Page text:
Latin America & Caribbean

Brazil police evicts Rio indigenous museum protesters

An indigenous man shouts at police as officers move in
Image caption Members of the Aldeia Maracana say the site is of historic significance to their tribe

A group of indigenous Brazilians has been evicted from the building they had been occupying in Rio de Janeiro for more than six years.

Police used tear gas and rubber bullets to dislodge the indigenous people from the former museum.

The building is next to the famous Maracana football stadium.

The Maracana will stage the final match of next year's Football World Cup, and the authorities want to turn it into an Olympic Museum.

The indigenous community, known as Aldeia Maracana (Maracana Tribe), said it wanted to use the building to showcase its way of life to tourists during the World Cup and 2016 Olympic Games.

More than 20 families had been living in the building, which used to house the city's indigenous museum.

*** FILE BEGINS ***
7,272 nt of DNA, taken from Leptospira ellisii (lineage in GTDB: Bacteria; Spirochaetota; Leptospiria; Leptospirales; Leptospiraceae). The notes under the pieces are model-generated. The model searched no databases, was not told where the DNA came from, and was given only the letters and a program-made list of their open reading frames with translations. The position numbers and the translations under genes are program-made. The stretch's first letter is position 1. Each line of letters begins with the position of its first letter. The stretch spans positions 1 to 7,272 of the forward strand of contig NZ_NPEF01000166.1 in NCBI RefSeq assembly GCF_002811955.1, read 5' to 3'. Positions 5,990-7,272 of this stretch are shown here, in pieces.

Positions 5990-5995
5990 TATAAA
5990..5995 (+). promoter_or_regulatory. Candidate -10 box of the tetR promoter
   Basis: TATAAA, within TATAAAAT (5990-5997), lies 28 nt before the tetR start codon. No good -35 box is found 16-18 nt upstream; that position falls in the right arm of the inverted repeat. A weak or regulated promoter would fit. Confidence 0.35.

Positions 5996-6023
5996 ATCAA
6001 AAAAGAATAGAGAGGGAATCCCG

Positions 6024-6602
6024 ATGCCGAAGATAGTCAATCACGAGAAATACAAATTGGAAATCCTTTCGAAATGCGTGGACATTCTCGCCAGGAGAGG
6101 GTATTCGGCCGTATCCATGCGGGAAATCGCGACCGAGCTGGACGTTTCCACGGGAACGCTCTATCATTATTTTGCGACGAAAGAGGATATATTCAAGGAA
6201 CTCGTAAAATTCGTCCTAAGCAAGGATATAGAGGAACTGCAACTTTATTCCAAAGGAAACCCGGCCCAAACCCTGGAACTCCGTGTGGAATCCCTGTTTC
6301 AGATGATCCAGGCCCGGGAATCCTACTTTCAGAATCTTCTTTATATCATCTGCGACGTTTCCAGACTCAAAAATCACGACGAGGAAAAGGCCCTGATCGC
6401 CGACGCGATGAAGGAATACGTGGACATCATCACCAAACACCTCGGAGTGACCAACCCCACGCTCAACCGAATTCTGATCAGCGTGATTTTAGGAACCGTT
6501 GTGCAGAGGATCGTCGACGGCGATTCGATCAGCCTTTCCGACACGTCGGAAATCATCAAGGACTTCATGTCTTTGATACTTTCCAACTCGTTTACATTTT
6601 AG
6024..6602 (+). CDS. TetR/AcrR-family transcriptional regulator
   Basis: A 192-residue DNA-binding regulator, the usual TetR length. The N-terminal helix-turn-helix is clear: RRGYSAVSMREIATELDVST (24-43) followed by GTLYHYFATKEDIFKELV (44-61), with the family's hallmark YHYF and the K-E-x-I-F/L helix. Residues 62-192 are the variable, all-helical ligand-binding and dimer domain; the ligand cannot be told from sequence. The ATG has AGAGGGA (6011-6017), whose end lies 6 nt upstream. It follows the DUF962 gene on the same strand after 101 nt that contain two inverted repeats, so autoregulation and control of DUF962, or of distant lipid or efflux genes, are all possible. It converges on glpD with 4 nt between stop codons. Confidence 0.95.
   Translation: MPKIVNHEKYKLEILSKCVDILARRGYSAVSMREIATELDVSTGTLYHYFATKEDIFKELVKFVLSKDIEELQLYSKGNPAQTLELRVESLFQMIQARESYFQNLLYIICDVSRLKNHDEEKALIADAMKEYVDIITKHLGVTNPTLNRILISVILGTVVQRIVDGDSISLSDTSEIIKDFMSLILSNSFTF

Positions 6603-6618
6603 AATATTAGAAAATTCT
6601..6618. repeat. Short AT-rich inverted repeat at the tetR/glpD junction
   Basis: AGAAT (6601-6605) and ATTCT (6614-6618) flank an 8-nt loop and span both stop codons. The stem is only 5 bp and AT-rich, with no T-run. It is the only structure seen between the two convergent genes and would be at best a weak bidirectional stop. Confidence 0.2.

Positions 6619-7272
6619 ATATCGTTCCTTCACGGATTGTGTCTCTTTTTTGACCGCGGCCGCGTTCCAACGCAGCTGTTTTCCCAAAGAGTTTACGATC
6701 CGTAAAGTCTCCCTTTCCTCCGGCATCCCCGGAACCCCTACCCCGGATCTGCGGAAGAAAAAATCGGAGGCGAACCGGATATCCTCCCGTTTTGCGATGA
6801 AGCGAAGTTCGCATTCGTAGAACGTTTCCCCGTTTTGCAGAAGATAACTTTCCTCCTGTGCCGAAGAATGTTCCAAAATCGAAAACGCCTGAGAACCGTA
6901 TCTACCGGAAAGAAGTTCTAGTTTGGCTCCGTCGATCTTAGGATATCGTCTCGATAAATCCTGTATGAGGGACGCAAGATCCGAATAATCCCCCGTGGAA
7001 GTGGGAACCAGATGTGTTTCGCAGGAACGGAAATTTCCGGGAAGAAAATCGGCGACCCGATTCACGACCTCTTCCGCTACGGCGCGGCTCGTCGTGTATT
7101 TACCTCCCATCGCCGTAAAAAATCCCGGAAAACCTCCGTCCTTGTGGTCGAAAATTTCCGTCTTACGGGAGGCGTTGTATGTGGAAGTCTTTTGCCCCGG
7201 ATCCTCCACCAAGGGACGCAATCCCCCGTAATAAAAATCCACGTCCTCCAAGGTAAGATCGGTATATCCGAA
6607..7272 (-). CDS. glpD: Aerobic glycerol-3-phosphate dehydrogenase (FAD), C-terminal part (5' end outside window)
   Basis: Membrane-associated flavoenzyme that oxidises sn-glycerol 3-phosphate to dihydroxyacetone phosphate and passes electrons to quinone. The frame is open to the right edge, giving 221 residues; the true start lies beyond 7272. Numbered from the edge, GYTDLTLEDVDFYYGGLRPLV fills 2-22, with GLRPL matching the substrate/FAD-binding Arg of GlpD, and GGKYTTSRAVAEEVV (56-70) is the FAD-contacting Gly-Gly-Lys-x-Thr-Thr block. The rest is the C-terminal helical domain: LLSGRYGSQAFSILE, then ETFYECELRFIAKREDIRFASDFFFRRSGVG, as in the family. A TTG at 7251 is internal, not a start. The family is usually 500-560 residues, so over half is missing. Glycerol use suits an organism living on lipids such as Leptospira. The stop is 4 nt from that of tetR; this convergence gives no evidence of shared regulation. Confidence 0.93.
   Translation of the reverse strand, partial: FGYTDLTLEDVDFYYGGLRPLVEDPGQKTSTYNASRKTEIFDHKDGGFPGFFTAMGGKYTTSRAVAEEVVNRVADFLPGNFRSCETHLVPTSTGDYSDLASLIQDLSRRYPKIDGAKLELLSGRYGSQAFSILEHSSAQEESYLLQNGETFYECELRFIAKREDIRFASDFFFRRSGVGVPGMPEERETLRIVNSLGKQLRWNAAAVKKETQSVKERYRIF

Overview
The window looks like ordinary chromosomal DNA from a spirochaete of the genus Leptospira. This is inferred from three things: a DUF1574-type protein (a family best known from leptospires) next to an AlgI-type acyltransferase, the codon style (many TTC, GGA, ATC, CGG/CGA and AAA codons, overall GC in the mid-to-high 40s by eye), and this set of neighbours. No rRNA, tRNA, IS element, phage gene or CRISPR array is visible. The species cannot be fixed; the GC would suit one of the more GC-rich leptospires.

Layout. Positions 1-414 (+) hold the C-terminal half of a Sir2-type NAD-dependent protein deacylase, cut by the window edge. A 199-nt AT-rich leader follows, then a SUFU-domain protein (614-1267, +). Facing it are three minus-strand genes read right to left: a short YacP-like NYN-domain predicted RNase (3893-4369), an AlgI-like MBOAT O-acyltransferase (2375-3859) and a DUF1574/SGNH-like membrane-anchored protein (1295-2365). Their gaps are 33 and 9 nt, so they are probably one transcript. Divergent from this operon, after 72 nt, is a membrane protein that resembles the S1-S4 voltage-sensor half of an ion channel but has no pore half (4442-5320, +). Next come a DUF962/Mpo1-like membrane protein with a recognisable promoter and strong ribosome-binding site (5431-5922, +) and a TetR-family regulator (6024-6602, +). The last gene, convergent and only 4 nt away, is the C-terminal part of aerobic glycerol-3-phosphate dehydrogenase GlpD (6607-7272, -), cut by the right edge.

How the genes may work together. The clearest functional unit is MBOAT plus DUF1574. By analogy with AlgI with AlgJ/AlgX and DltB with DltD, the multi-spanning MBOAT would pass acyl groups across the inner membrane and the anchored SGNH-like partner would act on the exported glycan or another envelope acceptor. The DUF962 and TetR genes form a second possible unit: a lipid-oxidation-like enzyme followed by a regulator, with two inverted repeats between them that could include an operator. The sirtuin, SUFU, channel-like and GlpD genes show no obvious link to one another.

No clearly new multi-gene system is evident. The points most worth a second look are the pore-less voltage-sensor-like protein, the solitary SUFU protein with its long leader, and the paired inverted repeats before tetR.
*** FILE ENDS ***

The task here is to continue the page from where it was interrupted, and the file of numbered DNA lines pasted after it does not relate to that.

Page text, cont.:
Behind schedule

Rio de Janeiro state had been granted an eviction order and wants to convert the building into an Olympic museum before the city hosts the games.

Police spokesman Col Frederico Caldas said his men had tried to negotiate a peaceful eviction but decided to move in after the indigenous group set fire to the former museum.

The authorities had initially wanted to demolish the site as part of preparations for the 2014 World Cup. They said Fifa had demanded the museum be razed, but football's world governing body denied the claim.

The building, which is in urgent need of repair, was donated by to the government in 1847 to serve as a centre for the study of indigenous traditions.

When it closed more than 30 years ago, members of indigenous communities across Brazil started to use it as a place to live.

Refurbishment of the 80,000-seat Maracana stadium is behind schedule and workers have only just begun laying the pitch ahead of its first international test, a friendly game between Brazil and England on 2 June.

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